Which kit to use?
As you know each SFD kit has built in wearing ease and is designed initially for sewing with woven fabric.  So when you’re sewing a T-Shirt out of a knit fabric, which kit should you use?  This is a question I am repeatedly asked and for good reason.  
Test the Knit for Stretch Factor
First, make sure you test the stretchiness of the knit. On page 6 of the Dress Instruction Book, you will see directions on how to do this.  Once you have determined how much the knit stretches, you will have a reference for how to deal with your personal pattern.

Unless you like to wear your T-shirts ‘skin-tight’, you will likely want some ease in the garment.  In my experience, if the fabric is either a Limited or Moderate stretch knit, then use your ‘body blueprint’ (sloper) as is.  If the fabric is Very Stretchy, then you will definitely need to go down one series of measurement dots thereby reducing the amount of wearing ease given in the master patterns.
Comparing 'Apples to Apples'
The fabric in this test is a cotton double-knit.  With the ‘stretch test’, 10” (25.4 cm) comfortably stretched up to approximately 18” (45.7 cm), indicating that it was a Very Stretchy Knit.  So that I was comparing ‘apples to apples’, I took both the Dress Kit bodice and Shirt Kit pattern down only one measurement dot.

Let’s look at the result of how each fits.  
The Back View
The back of both T-Shirts looked much the same.  But on closer inspection, which you can’t see from the photos, there is considerably more fabric at the underarm in the Shirt Kit T-Shirt.  Plenty of ease – in fact, many of you would find this excessive for your expectation of how a T-shirt should fit.

To Dart or Not...
I know many of you don’t want to have darts in your T-Shirts, but even on Kelly’s frame (35” bust circumference with a B-cup dart), you can see the difference in the hang of the T-Shirt.  The Dress Kit T-shirt hangs level to her hips (parallel to the floor).  The dartless Shirt Kit T-Shirt definitely hikes up.  If you are quite small busted, then this likely isn’t going to matter.  But this is definitely something to consider if you are B or beyond in your bra cup size.  

How to Remove the dart from the Bodice Front pattern...
Now, for those of you who really would like the closer fit of the Dress Kit Bodice with its 2 1/2" (6.4 cm) bust ease...and who really don't want the dart...and who don't mind if there are a few wrinkles/drag lines around your bust, please click to this article - T-Shirt Tactics - How to Remove the bust dart from the Bodice Front pattern.  You'll get complete directions.  With Sure-Fit Designs you'll always have choices to suit your personal preference.
What happened to the ease?
The Dress bodice pattern (which is darted) offers 2 ½” (6.3 cm) in the bust.  When 1” (2.5 cm) was removed the resulting ease was 1 ½” (3.8 cm), which in the double knit was just about the right amount.

The Shirt Kit pattern (which is undarted) has about 5” – 6” (12.7 - 15.2 cm) ease in the chest/bust area, ended up with about 4 ½” (11.4 cm) ease.  I’m sure many of you would likely want to take this down even further, perhaps down 2 or even 3 dots, particularly when working with a very stretchy fabric.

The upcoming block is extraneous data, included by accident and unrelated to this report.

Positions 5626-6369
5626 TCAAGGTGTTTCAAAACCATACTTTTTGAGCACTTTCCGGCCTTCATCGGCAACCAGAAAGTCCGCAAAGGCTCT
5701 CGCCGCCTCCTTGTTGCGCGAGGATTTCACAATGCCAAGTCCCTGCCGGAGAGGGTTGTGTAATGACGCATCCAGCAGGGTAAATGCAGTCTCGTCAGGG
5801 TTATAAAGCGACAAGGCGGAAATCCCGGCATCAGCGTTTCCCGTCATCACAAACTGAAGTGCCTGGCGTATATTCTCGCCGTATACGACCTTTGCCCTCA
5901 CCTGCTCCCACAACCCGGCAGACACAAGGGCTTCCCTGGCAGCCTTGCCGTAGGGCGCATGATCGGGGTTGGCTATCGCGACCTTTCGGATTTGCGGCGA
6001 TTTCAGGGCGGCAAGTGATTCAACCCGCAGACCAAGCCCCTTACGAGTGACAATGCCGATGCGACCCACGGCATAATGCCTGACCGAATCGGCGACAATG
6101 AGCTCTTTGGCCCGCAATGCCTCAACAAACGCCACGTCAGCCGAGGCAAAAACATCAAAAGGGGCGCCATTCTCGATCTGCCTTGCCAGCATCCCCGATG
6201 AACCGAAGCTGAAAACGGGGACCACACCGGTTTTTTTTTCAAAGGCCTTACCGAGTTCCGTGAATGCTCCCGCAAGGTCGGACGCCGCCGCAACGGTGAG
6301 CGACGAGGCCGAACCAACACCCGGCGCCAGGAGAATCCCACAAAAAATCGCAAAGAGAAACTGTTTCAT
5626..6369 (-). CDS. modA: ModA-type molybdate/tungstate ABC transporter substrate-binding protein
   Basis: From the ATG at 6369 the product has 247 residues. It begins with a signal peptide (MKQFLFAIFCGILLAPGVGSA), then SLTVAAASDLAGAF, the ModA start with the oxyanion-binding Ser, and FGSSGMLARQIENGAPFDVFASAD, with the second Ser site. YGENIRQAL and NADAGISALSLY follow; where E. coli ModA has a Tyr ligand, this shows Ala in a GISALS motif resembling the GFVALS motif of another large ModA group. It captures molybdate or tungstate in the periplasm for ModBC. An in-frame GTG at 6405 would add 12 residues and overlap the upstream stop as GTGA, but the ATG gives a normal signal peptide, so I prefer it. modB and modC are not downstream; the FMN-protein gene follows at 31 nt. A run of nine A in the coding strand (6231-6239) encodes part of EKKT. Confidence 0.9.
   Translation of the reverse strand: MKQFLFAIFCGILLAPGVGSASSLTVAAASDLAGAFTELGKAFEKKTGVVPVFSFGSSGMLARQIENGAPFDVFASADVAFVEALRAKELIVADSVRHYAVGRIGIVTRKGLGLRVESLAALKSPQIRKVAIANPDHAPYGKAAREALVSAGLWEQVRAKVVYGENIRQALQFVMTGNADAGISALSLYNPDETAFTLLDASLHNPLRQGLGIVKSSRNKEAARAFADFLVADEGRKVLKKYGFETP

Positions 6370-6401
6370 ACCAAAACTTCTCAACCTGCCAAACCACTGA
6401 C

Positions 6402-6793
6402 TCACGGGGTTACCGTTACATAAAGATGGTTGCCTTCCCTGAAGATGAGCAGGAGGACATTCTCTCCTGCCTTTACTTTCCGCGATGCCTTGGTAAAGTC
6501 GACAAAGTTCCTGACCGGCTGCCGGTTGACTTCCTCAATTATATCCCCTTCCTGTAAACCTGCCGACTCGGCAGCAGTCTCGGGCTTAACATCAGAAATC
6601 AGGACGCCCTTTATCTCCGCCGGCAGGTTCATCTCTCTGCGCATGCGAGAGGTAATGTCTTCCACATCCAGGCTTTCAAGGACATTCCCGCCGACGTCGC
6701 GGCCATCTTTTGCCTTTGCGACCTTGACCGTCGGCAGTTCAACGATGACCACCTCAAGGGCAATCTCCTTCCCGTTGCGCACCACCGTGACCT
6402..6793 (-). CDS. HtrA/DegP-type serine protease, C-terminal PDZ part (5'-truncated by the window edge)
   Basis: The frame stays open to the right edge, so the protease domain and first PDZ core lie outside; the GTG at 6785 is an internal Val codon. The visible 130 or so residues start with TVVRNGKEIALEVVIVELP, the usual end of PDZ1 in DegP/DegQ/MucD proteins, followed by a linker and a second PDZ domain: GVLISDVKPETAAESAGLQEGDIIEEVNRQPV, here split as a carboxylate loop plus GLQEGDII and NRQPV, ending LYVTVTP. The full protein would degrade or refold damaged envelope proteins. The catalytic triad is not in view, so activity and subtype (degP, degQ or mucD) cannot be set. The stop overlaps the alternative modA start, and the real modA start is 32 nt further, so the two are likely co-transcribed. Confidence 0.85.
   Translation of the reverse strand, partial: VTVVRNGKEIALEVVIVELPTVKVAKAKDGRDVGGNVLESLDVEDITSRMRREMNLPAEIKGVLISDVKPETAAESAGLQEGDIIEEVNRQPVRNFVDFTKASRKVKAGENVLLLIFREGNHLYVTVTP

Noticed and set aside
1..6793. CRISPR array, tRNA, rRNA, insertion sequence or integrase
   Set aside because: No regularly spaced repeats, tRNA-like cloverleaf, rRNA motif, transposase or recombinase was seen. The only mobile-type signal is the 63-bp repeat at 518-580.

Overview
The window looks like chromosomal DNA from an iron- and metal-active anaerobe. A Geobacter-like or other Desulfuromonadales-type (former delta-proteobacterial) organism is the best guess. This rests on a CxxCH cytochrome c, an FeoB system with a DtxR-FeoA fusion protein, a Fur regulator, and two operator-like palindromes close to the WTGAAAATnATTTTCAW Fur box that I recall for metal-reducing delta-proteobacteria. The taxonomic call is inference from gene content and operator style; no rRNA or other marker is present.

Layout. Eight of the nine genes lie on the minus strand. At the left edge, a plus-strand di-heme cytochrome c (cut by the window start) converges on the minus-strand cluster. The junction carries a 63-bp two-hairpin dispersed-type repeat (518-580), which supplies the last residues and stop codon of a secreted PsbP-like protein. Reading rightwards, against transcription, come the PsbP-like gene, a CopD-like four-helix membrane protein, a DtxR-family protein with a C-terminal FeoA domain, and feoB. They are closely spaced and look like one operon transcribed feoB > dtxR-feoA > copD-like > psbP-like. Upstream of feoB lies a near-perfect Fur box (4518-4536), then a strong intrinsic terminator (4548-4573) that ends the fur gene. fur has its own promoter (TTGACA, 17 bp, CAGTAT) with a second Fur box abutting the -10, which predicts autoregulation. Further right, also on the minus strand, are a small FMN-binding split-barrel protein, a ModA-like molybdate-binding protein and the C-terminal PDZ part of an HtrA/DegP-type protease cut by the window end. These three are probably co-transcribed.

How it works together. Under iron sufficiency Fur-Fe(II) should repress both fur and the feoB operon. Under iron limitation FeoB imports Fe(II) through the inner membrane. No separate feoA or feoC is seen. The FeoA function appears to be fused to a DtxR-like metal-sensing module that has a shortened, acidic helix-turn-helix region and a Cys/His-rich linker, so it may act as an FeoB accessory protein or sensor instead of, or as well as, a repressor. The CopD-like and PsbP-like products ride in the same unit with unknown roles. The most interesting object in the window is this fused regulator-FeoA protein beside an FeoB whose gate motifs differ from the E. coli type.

Always remember that your finished wearing ease is always personal preference.  Some like ‘em tight others like loose fitting clothing.  The SFD gives a minimal amount of ease which you can increase or decrease as you personally want to.  But your personal preference is going to be determined by your bone structure, body fat (the more you have – the more ease you’ll likely need and want), muscle tone, and personal preference.  There’s no hard and fast rule for final ease amounts particularly when sewing with stretchy knit fabric.
Here are some guidelines and photos of actual examples of a T-shirt sewn for the same woman – one from the Dress Kit (with the dart) and one from the Shirt Kit – no dart.  I wanted you to actually see the difference in how the shirt hung on the body and what you can expect from either pattern.
Again, as you are likely aware, the Dress Kit bodice has less ease, but it has the bust fitting dart, whereas the Shirt Kit gives you the dartless look, which is so often desired in your T-shirts, but it’s got more chest circumference ease.  So which kit should you use and how do you deal with the pattern when sewing with a stretch knit?
Becky McKenzie...
Offers us an example of her T-Shirt drawn from the Dress Kit and sewn from an ITY knit fabric.  Her design features a slightly lowered jewel neckline and the side-fitting bust dart was transferred to a lower side seam dart.  She took her body blueprint down one measurement dot.  In addition to this, she took the side seams and sleeves in an extra 1/4" (0.6 cm) which is the equivalent of another 1/2 dot down.

Becky is also wearing her first rendition of the Yoga Pants designed from Pants that Mix 'n' Multiply.
Joy Bernhardt...
Joy is showing her 'Successful Slinky Knit Shirt'.  She has designed the pattern with the SFD Dress Kit, making sure she used her 'knit fabric' body blueprint that she'd already sized down to compensate for the stretch of the knit.  

This T-Shirt design features a V-neck as well as a lower side seam (French) dart.  Watch this video - D.17 How to Perfect the Cutting Line After Moving the Dart - to see this process of dart transfer.

Notice, that because this T-shirt is sewn from the Dress Kit (with a bust dart that fits her properly), it means the front of her T-shirt is hanging evenly at the hem level - yours will too.

To read Joy's post of this project, go to Joyful Expressions.
T-Shirt Designing - Which Kit to use?  Dress Kit vs. Shirt Kit


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